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NRC MOV Course

Design Basis Operation

NRC MOV Course Design Basis Operation College of Engineering

College of Engineering

Background

Much of what the nuclear industry knows about

MOV design-basis operation comes from NRC-

sponsored research and subsequent industry research.

Observed anomalous performance of MOVs in the early 1980s identified questions about standard

sizing equations and performance assumptions.

Background • Much of what the nuclear industry knows about MOV design-basis operation comes from NRC-

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NRC Sponsored MOV Research

From 1984 to 2001, the NRC sponsored MOV

research at the Idaho National Laboratory (INL).

The purpose was to evaluate MOV operation at design basis conditions conditions beyond the existing knowledge base.

The Design Basis Operation chapter in this course presents MOV performance characteristics and analytical methods developed from this research.

It is therefore appropriate to review the major research efforts.

NRC Sponsored MOV Research • From 1984 to 2001, the NRC sponsored MOV research at the

College of Engineering

NRC MOV Research Supported

NRC MOV Research Supported • NUREG-0660, NRC Action plan resulting from the TMI-2 • Accident. –

NUREG-0660, NRC Action plan resulting from the TMI-2

Accident. II.E.4.2 - Containment Isolation Dependability II.E.6.1 - In Situ Testing of Valves Generic Issue 87, “Failure of HPCI Steamline Without

Isolation” Generic Letter 89-10, “Safety-Related Motor-Operated Valve

Testing and Surveillance” Generic Letter 95-07, “Pressure Locking and Thermal Binding

of Safety-Related Power-Operated Gate Valves” Generic Letter 96-05, “Periodic Verification of Design-Basis Capability of Safety-Related Motor-Operated Valves”

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Generic Issue 87 Research

Research was performed to determine if MOVs

used for containment isolation were capable of

performing their design basis function.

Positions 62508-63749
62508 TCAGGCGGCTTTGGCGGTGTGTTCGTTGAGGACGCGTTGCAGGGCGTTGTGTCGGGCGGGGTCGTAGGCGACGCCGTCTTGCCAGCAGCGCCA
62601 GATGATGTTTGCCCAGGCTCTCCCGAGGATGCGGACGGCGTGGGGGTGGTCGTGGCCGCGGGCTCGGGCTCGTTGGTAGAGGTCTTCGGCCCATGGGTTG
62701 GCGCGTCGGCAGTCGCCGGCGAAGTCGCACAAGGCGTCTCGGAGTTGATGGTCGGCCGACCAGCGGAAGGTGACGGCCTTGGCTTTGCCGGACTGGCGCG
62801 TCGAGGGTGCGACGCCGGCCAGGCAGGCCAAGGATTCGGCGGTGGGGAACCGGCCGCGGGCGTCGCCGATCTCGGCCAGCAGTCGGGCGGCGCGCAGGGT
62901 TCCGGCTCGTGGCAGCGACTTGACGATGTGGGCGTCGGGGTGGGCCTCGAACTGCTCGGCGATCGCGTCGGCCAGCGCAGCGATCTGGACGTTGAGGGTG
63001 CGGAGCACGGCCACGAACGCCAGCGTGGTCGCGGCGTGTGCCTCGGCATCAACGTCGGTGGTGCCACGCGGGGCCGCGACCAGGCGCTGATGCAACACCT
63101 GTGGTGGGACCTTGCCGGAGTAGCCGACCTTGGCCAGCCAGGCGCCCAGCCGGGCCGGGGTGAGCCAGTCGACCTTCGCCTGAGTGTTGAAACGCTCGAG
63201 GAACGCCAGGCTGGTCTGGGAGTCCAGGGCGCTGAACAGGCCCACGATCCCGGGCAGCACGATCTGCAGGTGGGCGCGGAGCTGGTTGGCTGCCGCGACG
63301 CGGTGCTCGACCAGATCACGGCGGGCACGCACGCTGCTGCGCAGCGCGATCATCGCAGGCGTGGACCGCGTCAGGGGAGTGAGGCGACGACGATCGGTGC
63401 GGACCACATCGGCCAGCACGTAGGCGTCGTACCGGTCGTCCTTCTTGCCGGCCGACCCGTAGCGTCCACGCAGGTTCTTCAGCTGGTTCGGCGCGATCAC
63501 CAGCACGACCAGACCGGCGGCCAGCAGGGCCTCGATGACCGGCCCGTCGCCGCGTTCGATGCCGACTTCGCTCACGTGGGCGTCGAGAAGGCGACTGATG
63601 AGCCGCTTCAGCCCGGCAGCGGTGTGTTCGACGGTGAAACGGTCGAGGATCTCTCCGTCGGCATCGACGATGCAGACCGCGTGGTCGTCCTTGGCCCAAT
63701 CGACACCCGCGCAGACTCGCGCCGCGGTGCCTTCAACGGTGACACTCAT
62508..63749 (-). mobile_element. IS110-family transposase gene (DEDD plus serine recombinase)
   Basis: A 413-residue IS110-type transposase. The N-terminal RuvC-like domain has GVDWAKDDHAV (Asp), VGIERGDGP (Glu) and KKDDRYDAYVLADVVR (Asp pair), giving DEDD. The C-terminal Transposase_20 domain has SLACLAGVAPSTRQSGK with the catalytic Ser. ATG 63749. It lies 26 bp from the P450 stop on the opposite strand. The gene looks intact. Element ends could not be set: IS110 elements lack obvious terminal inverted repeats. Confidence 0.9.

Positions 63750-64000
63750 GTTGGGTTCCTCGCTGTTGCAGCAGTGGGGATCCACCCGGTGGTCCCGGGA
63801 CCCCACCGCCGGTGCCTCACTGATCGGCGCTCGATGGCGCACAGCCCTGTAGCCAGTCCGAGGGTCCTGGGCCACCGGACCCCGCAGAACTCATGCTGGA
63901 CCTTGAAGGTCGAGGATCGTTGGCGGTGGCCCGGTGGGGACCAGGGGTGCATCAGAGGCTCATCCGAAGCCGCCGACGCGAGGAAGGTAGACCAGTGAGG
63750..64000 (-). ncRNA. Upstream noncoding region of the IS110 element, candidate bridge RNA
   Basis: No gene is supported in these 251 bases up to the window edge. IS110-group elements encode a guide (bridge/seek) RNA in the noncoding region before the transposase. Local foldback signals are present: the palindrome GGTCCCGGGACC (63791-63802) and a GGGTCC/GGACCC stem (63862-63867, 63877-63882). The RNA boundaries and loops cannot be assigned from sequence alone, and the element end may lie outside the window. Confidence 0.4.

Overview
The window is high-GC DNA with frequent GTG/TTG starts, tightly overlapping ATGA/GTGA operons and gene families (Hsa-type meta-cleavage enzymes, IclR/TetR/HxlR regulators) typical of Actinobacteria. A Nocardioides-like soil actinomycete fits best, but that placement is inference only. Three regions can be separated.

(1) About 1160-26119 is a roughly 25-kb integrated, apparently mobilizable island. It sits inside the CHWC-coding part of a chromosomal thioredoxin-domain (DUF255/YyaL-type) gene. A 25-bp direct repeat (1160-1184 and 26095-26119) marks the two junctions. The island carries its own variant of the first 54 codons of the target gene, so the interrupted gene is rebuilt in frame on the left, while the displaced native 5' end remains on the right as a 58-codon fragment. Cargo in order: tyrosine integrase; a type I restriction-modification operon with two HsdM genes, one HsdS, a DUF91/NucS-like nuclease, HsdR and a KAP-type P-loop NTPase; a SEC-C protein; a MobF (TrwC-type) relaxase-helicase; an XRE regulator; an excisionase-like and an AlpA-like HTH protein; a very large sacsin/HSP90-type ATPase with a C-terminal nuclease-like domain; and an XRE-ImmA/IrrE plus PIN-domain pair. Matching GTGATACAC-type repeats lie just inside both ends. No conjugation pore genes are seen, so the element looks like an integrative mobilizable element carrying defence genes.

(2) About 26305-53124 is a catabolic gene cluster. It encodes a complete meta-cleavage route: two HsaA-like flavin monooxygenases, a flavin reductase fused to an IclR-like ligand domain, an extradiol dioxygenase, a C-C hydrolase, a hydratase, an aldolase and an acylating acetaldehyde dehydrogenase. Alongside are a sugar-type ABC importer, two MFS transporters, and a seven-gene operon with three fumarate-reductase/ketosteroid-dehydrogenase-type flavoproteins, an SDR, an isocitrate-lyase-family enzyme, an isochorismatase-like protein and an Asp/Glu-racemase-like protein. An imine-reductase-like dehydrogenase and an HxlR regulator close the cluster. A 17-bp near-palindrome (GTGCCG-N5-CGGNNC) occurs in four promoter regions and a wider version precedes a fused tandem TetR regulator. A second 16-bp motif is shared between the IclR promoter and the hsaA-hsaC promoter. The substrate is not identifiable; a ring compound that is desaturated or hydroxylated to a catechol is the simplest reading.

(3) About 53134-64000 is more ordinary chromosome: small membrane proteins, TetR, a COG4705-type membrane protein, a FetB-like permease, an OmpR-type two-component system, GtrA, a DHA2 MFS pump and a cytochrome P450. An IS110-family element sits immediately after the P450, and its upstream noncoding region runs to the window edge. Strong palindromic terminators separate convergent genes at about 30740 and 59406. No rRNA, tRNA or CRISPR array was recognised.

Their design basis included the requirement to isolate flow in the event of a guillotine pipe break outside of containment.

Systems of interest included BWR RWCU, RCIC,

and HPCI systems

Generic Issue 87 Research • Research was performed to determine if MOVs used for containment isolation

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Historical Industry Gate Valve Stem

Force Equation

F

stem

A d
A
d

+ for closing

d

P A P F s
P A P F s
P A P F s

P A P F

s

pack

- for opening

 
Historical Industry Gate Valve Stem Force Equation • F stem A d + for closing d

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Historical Industry Gate Valve Stem

Force Equation - Continued

Historical Industry Gate Valve Stem Force Equation - Continued • The disc factor was assumed to

The disc factor was assumed to be a constant 0.3,

although some valves after 1980 have been sized

with a 0.5 disc factor.

In some applications, the disc area was based on the valve orifice area.

The equation was used for all gate valves, parallel disc as well as wedge type gate valves.

The equation was used to estimate the maximum stem force just before wedging (a bounding equation).

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The Phase I Program

The testing was performed in 1988 at Wyle

Laboratory, Huntsville Alabama.

Two gate valves were tested

6-inch Anchor/Darling 900 lb flexwedge gate valve, and 6-inch Velan 900 lb flexwedge gate valve.

The Phase I Program • The testing was performed in 1988 at Wyle Laboratory, Huntsville Alabama.

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Phase I Results

This testing found two distinct valve performance

parameters that were inconsistent with previous

industry positions.

One valve damaged itself during closure under high loads, and

Both valves required more thrust to close than the industry would have predicted.

Phase I Results This testing found two distinct valve performance parameters that were inconsistent with previous

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The Phase II Program

The testing was performed in 1989 at KWU, Federal Republic of Germany.